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If My Words are Worth Nothing, Why Are You Stealing Them?

Sharing is caring.

days like crazy paving

A few days ago, I noticed that people were sharing around my blog post “Muslim, queer, feminist: it’s as complicated as it sounds” without including my Twitter username. Not a huge deal – they were linking back to my blog, so I was still getting clicks and page views out of it – but it was a little disconcerting (not bad, just disconcerting) to realise that my work was being shared around by people who didn’t even know me and therefore couldn’t directly credit me as the creator.

People keep telling me this is a consequence of “fame” (I wasn’t even aware that I was famous!) – that people will share your work without letting you know about it. I suppose I can live with that, as long as people aren’t just copy-pasting words of mine without any kind of course or attribution…

…which is exactly what happened to me…

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An Open Letter to Elinor Burkett


Elinor Burkett begins her recent New York Times editorial,

“Do women and men have different brains?

“Back when Lawrence H. Summers was president of Harvard and suggested that they did, the reaction was swift and merciless. Pundits branded him sexist. Faculty members deemed him a troglodyte. Alumni withheld donations.

“But when Bruce Jenner said much the same thing in an April interview with Diane Sawyer, he was lionized for his bravery, even for his progressivism.”

In so doing, she holds up the perspective of the once-president of arguably the most elite university in the world next to the perspective of an olympic athlete and reality television star, as discursively comparable units, as though the two perspectives bare the same weight on feminist debate, gender politics, or the real lives of women. This is her second mistake. Her first was the mis-gendering of Caitlyn.

Burkett continues,

“This was the prelude to a…

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Milky Way, Northern Lights and a Cool Tent

North Western Images - photos by Andy Porter

The New Moon is marked every month on my calendar. As it gets closer I start watching the weather service map, looking for where there will be clear skies. Last month was a complete dud, the 5-night window only saw overcast and rain.

But this weekend the sky was clear. I had three people sign up for my Night Sky Photo Tour on Saturday night.

Officially the New Moon is tonight, June 16th, but if you are close, one or two days plus or minus, you will get the lighting you want.

Camped under the Milky Way Camped under the Milky Way

This first shot I have been dreaming of for some time. My son is 10 years old and he likes to go camping with his friends, swimming and being goof balls. Of course they always bring their electronic devices. I made sure to tell them to save some battery life for dark.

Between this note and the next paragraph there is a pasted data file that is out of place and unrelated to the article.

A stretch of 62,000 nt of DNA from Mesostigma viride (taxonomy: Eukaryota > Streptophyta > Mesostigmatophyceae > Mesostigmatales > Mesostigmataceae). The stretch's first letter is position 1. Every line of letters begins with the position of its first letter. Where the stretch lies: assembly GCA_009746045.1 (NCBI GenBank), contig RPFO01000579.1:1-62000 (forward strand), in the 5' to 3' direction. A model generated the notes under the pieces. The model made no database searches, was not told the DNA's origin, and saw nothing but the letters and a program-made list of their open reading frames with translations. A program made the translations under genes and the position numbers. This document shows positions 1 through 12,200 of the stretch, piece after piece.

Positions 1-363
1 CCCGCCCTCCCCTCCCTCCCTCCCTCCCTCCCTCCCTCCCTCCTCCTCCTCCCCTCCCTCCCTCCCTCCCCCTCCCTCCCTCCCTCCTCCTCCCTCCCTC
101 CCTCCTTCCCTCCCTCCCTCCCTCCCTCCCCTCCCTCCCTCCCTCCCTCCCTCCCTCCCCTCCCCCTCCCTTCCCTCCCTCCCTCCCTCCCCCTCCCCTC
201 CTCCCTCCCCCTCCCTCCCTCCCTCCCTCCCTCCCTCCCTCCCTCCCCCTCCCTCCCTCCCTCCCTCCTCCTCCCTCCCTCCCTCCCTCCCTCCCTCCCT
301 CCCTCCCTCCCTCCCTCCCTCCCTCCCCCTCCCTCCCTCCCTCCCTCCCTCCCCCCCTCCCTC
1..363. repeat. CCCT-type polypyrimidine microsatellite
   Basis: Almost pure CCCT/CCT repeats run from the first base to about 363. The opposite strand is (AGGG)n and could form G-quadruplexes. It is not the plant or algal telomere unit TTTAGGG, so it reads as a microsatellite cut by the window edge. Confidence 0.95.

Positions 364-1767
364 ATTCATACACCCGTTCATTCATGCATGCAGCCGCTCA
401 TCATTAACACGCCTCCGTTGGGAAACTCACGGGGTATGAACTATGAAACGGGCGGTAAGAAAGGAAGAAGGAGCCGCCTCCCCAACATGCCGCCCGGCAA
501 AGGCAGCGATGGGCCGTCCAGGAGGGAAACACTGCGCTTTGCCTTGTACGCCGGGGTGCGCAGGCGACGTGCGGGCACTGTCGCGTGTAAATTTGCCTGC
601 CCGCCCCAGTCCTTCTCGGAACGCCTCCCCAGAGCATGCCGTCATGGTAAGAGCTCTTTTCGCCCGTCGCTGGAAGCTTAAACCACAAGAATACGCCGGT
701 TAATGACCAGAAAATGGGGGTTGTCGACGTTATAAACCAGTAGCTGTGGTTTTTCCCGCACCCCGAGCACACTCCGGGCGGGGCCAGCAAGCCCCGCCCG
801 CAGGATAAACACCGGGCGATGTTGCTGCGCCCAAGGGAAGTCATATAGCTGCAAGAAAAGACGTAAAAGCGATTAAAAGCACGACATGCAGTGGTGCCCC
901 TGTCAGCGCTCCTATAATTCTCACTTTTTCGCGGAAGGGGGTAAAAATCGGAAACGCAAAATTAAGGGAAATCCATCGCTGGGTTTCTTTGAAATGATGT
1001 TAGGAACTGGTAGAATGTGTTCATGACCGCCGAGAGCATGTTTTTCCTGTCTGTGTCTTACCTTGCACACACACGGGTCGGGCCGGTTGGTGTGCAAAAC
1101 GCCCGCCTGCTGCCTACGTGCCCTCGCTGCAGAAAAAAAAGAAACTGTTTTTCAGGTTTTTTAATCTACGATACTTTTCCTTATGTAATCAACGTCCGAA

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No Wasted Ink Writer’s Links

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Coca-Cola Deepening its Ties in Triathlon

I drink tons of coke! Tried to quit twice ( I once lasted about a year without having coke).

Craig Moscetti

The practice is standard for many long-course triathletes. Drink Coca-Cola during the run. I admit, in the heat of competition, I’ve relied on it too.

Pass through any aid station on the run course of a half-Ironman or full Ironman distance triathlon, and Coke will be one of the beverage offerings. It’s also common at many ultra-marathons.174933_web_Ironman_0335

Take two-time IRONMAN World Champion Chris McCormack who once said in an interview, “the best sports drink in the world is Coca-Cola!” For three-time World Champion, Craig Alexander, it’s the same.

Now, Coca-Cola is deepening its position in triathlon. It’s products wont just appear at aid stations, but a new Coca-Cola-sponsored professional triathlon team, “Team Bravo,” will race with its logo on their kits. The team includes some top pros, and four “up-and-coming” pros from Brazil, including the likes of Tim Don, Rachel Joyce, and Paul Matthews. Craig Alexander’s also affiliated…

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Dupuis: ‘I will play in the National Hockey League again’

Dupuis proves that you can do anything you set your mind to.


If you’ve got a few minutes this afternoon, give this rather harrowing piece by Pascal Dupuis at the Players’ Tribune a read.

It’s all about Dupuis’ experience with blood clots, and how he tried to hide the potentially fatal ailment.

An excerpt:

Call me stupid but I didn’t say anything to anyone about it. Not my teammates. Not my trainers. Not my wife. The hockey player in me — he’s saying it’s nothing. He’s thinking, You just battled through eight months of rehab for your knee. Everyone was second-guessing you. You’re 35. This is it.

I finished practice.

I would not recommend this to anyone but the truth is that I played five more NHL games without ⅓ of a lung.

At the end of the piece, Dupuis vows to play again.

“I don’t care if it takes six months or a year or two years,” he writes. “I will…

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